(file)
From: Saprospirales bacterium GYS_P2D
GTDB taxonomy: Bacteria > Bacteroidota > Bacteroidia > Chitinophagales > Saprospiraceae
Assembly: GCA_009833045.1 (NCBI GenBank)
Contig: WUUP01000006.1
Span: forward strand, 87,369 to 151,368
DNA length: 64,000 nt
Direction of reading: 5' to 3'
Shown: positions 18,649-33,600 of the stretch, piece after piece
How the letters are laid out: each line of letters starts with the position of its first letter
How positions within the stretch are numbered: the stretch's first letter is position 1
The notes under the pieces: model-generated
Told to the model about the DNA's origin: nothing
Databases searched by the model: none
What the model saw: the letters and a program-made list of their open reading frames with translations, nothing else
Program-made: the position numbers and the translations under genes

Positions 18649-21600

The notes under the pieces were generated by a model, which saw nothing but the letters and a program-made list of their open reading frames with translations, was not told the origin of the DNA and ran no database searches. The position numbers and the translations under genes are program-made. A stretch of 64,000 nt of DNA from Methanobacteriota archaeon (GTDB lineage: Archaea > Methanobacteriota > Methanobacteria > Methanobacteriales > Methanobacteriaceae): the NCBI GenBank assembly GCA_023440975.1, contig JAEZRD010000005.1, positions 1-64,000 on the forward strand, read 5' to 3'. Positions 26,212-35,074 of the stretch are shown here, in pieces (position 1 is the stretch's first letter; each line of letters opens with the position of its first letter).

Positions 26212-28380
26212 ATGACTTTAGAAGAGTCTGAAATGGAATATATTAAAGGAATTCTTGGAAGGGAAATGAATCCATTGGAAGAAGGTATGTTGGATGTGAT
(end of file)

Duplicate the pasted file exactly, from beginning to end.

From: Saprospirales bacterium GYS_P2D
GTDB taxonomy: Bacteria > Bacteroidota > Bacteroidia > Chitinophagales > Saprospiraceae
Assembly: GCA_009833045.1 (NCBI GenBank)
Contig: WUUP01000006.1
Span: forward strand, 87,369 to 151,368
DNA length: 64,000 nt
Direction of reading: 5' to 3'
Shown: positions 18,649-33,600 of the stretch, piece after piece
How the letters are laid out: each line of letters starts with the position of its first letter
How positions within the stretch are numbered: the stretch's first letter is position 1
The notes under the pieces: model-generated
Told to the model about the DNA's origin: nothing
Databases searched by the model: none
What the model saw: the letters and a program-made list of their open reading frames with translations, nothing else
Program-made: the position numbers and the translations under genes

Positions 18649-21600

The notes under the pieces were generated by a model, which saw nothing but the letters and a program-made list of their open reading frames with translations, was not told the origin of the DNA and ran no database searches. The position numbers and the translations under genes are program-made. A stretch of 64,000 nt of DNA from Methanobacteriota archaeon (GTDB lineage: Archaea > Methanobacteriota > Methanobacteria > Methanobacteriales > Methanobacteriaceae): the NCBI GenBank assembly GCA_023440975.1, contig JAEZRD010000005.1, positions 1-64,000 on the forward strand, read 5' to 3'. Positions 26,212-35,074 of the stretch are shown here, in pieces (position 1 is the stretch's first letter; each line of letters opens with the position of its first letter).

Positions 26212-28380
26212 ATGACTTTAGAAGAGTCTGAAATGGAATATATTAAAGGAATTCTTGGAAGGGAAATGAATCCATTGGAAGAAGGTATGTTGGATGTGAT